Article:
While the nation’s attention has been focused on President Trump’s nomination of Neil Gorsuch to the United States Supreme Court, Governor Dannel P. Malloy today announced the nomination of Gregory T. D’Auria to the Connecticut Supreme Court. D’Auria, 53, will fill the vacancy created by the recent retirement of Justice Peter Zarella.
On February 10-11, the Yale Federalist Society and Yale Law School will host a conference in honor of Supreme Court Justice and YLS alumnus Clarence Thomas. The conference, which is open to the public, will feature an array of distinguished speakers. Whatever your legal or political philosophy, the conference is sure to be thought-provoking and, therefore, worthwhile. Check it out!
Donald Trump will become President of the United States tomorrow at noon. He still has not released his tax returns, and he probably never will. We still know very little about his actual finances, business arrangements with domestic and foreign entities, and financial debts to foreign lenders (especially the Chinese). What we do know, however, gives us good reason to believe that his financial and business interests around the world will create serious conflicts of interest that will affect his judgment as president.
The recent presidential campaign proved that longstanding norms that have governed candidates for the highest office in the land–such as disclosure of tax returns–are insufficient. We need something much stronger than norms, stronger even than a statute. We need a constitutional amendment.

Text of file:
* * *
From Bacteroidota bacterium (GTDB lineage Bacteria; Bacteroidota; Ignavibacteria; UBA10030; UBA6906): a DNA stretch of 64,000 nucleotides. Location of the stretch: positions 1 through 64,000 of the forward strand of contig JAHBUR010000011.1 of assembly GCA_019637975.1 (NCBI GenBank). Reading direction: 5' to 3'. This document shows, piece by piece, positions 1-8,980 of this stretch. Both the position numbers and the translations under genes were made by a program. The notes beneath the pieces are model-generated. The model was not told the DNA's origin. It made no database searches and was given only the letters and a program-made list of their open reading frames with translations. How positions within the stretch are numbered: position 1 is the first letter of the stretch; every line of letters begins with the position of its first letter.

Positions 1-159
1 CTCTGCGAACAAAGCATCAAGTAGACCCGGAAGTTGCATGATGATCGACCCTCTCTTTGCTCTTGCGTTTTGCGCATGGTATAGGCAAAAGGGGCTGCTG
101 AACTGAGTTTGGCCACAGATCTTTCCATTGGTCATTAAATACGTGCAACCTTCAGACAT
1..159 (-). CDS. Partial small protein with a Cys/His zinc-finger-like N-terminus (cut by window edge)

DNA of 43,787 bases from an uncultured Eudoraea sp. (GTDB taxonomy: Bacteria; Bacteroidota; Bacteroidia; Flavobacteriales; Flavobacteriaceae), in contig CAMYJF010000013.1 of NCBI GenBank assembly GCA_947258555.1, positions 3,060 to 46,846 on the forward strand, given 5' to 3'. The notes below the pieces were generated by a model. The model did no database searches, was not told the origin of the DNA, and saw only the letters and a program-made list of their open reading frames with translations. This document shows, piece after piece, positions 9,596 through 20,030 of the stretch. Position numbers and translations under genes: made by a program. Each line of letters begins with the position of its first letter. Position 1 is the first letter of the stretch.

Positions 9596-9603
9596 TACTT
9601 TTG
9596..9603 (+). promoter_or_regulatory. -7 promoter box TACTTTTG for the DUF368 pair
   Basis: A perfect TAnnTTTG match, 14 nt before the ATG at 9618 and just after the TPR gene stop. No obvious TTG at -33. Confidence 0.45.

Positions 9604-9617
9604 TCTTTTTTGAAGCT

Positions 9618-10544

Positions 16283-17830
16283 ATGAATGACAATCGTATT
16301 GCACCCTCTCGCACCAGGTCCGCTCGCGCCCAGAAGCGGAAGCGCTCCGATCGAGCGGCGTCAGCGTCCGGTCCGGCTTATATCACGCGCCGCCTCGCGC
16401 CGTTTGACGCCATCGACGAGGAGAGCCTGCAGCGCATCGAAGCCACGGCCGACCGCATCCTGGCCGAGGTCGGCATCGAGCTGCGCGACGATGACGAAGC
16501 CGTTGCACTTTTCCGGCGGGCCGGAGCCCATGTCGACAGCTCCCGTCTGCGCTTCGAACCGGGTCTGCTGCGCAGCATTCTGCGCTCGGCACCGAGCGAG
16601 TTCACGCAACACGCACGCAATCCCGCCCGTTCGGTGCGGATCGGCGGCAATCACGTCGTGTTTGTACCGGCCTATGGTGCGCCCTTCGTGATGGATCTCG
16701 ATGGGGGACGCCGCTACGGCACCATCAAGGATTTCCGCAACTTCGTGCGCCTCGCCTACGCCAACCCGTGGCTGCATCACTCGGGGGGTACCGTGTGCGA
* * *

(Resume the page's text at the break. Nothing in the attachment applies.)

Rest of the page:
I propose the following as the Twenty-Eighth Amendment to the United States Constitution:
No person shall be eligible to appear on any ballot for election to the offices of President or Vice President of the United States who has not at least six months before the election disclosed to the public his federal and state tax returns for the preceding seven years and a current statement of all assets and liabilities.
As many of you know, I am a long-time advocate for open government. I am also the immediate past-president of the Connecticut Foundation for Open Government (CFOG), a tax-exempt, not-for-profit corporation founded in 1991 by citizens of Connecticut interested in promoting open government and the public’s right-to-know.
Please join CFOG and its supporters on Monday, January 23, from 5-7 pm at the Lyceum in Hartford, for the organization’s first important event of 2017–“The Stories Behind the Biggest Stories of 2016 . . . and the Storm on the 2017 Horizon.” WNPR’s Colin McEnroe and CT News Junkie’s Christine Stuart will moderate a discussion by a star-studded panel including some of our state’s leading journalists. They will highlight the “real” stories behind 2016’s headline news in Connecticut and predict the major stories of 2017. A small $10 donation is all that is required to attend this terrific event.
I look forward to seeing you there!
I hope to see you there!
Please see this post on the CT Good Governance blog.